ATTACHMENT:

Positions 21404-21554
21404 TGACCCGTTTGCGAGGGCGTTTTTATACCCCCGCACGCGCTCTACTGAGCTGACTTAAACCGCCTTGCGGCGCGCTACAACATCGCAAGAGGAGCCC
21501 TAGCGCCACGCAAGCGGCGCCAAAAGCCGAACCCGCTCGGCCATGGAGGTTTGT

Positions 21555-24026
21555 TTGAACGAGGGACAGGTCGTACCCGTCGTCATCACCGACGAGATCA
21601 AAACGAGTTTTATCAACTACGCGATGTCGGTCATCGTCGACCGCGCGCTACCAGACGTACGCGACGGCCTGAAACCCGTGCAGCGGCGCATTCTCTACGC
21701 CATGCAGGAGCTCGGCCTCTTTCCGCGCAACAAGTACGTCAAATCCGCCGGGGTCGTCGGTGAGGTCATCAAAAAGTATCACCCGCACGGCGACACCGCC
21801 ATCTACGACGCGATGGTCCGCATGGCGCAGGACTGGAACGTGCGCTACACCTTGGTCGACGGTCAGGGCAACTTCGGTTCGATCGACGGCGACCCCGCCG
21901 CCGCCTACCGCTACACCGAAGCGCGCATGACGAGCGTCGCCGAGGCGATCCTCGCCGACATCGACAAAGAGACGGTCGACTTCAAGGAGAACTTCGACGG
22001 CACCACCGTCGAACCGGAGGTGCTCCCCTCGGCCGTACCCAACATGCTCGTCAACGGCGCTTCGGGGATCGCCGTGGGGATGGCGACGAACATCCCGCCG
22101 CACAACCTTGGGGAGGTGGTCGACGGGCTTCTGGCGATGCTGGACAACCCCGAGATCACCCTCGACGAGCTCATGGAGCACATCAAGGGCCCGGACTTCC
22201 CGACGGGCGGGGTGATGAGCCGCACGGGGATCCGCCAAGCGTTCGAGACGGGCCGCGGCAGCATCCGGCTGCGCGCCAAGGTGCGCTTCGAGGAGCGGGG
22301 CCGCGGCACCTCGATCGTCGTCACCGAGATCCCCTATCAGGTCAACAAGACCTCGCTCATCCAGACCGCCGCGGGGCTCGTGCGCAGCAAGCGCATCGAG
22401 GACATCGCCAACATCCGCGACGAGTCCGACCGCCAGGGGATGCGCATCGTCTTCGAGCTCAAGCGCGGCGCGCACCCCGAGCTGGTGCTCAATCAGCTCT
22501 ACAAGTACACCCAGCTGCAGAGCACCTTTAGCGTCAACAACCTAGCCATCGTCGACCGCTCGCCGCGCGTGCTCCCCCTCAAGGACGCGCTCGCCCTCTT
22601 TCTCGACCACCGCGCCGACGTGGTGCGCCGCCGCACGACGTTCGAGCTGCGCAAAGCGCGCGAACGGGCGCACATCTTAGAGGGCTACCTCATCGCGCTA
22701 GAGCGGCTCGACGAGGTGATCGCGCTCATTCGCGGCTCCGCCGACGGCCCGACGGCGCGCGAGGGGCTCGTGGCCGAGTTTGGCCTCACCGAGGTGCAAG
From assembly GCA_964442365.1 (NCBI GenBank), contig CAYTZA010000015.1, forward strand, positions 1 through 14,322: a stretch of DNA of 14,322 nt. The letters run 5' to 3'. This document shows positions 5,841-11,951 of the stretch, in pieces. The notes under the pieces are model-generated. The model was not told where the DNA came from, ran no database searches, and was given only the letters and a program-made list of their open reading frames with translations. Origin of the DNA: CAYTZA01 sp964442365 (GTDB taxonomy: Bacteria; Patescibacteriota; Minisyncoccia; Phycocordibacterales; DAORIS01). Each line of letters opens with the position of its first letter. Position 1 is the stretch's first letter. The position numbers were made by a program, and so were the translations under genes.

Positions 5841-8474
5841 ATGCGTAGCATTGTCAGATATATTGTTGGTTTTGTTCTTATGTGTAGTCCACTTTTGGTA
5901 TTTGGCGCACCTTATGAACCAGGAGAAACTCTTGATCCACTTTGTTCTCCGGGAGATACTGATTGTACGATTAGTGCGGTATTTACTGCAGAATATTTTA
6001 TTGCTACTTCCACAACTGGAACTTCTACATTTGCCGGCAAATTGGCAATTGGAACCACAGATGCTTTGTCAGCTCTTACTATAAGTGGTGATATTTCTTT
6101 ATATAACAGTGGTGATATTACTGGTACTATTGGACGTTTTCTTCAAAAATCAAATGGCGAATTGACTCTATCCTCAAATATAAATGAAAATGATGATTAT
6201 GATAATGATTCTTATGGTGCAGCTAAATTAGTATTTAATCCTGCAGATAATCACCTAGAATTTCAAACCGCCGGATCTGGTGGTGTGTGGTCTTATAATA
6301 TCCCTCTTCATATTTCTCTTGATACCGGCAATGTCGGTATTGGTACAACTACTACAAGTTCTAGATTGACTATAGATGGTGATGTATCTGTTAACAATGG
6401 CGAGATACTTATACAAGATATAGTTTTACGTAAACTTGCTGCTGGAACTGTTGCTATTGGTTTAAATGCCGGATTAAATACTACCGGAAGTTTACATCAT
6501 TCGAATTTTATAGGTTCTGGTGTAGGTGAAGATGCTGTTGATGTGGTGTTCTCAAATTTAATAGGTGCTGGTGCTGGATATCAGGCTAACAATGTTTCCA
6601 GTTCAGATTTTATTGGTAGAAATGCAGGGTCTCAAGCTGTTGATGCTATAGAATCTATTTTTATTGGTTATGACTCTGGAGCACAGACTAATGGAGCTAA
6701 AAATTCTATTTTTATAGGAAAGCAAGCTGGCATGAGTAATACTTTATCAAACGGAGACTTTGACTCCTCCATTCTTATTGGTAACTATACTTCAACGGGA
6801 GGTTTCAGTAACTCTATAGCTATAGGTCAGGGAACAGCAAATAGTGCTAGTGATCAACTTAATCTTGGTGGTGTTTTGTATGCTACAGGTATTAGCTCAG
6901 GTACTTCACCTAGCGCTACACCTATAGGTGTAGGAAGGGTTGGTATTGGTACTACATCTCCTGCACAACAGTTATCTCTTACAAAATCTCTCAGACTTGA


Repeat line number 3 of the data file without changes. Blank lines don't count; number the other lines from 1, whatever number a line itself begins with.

21501 TAGCGCCACGCAAGCGGCGCCAAAAGCCGAACCCGCTCGGCCATGGAGGTTTGT